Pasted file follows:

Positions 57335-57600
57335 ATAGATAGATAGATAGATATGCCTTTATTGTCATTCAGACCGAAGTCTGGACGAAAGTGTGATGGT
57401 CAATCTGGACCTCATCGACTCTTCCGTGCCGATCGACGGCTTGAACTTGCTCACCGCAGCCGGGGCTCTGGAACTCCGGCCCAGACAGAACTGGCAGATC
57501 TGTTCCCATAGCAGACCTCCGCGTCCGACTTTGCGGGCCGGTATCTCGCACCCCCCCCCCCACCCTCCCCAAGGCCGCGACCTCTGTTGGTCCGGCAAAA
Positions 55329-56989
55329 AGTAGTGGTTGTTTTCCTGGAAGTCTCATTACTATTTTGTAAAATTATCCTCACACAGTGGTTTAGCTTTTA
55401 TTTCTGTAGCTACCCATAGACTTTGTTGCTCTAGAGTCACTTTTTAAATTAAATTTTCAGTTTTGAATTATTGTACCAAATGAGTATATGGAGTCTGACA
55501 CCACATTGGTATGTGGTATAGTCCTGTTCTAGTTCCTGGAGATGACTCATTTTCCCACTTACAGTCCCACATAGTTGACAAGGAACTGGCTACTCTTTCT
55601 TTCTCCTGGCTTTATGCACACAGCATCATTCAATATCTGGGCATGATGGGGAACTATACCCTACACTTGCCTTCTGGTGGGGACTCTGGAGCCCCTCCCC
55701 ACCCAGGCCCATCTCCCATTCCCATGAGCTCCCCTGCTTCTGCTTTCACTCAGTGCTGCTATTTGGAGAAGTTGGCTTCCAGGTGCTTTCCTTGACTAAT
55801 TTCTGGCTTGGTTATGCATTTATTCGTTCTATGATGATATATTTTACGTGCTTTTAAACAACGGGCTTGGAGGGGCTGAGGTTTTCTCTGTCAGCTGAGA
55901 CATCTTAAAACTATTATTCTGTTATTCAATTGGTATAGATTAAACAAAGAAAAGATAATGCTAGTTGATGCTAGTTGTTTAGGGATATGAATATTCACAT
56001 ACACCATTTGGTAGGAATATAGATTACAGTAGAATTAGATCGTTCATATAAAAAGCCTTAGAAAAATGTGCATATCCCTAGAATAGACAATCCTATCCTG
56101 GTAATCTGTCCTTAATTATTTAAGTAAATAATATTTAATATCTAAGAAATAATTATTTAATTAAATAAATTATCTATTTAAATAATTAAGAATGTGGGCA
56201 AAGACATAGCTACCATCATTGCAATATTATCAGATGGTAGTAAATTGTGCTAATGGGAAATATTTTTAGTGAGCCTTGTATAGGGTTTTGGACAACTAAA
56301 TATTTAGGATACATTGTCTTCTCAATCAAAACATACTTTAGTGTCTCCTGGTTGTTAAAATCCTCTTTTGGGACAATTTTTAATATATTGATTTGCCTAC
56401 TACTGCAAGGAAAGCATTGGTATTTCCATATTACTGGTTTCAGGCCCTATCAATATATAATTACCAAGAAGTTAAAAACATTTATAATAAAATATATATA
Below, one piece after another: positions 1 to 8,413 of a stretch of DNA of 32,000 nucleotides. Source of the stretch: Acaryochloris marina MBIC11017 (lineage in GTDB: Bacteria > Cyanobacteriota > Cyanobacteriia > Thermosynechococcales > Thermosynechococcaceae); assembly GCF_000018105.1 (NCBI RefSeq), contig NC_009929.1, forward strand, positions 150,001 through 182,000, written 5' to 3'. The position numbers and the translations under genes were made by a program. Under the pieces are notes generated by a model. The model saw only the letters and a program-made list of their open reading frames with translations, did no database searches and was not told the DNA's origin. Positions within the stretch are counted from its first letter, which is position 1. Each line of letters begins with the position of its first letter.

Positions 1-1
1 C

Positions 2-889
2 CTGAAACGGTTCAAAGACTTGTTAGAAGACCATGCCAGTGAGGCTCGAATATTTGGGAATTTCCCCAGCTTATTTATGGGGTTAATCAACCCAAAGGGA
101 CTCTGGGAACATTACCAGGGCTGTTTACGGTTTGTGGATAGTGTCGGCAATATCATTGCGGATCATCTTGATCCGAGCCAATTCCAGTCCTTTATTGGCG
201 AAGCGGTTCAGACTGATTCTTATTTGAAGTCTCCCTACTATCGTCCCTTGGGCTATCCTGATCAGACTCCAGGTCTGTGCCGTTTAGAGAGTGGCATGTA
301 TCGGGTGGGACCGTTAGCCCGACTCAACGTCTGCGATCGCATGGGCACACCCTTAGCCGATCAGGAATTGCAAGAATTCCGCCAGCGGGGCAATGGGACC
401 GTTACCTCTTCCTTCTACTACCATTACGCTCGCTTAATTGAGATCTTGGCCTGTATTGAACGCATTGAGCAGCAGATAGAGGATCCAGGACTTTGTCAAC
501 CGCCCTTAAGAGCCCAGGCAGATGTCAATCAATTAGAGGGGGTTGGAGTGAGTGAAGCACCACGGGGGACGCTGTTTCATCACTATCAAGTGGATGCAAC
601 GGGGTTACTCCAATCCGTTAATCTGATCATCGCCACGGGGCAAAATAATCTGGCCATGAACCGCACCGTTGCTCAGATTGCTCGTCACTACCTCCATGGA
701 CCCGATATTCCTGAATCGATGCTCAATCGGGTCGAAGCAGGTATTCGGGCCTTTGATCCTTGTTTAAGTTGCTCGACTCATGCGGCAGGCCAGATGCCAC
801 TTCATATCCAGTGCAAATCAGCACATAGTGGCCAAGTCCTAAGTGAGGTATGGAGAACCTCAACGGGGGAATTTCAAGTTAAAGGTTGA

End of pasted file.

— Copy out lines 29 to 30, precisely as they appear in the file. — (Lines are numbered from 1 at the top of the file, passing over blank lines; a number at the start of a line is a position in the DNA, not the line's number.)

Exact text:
701 CCCGATATTCCTGAATCGATGCTCAATCGGGTCGAAGCAGGTATTCGGGCCTTTGATCCTTGTTTAAGTTGCTCGACTCATGCGGCAGGCCAGATGCCAC
801 TTCATATCCAGTGCAAATCAGCACATAGTGGCCAAGTCCTAAGTGAGGTATGGAGAACCTCAACGGGGGAATTTCAAGTTAAAGGTTGA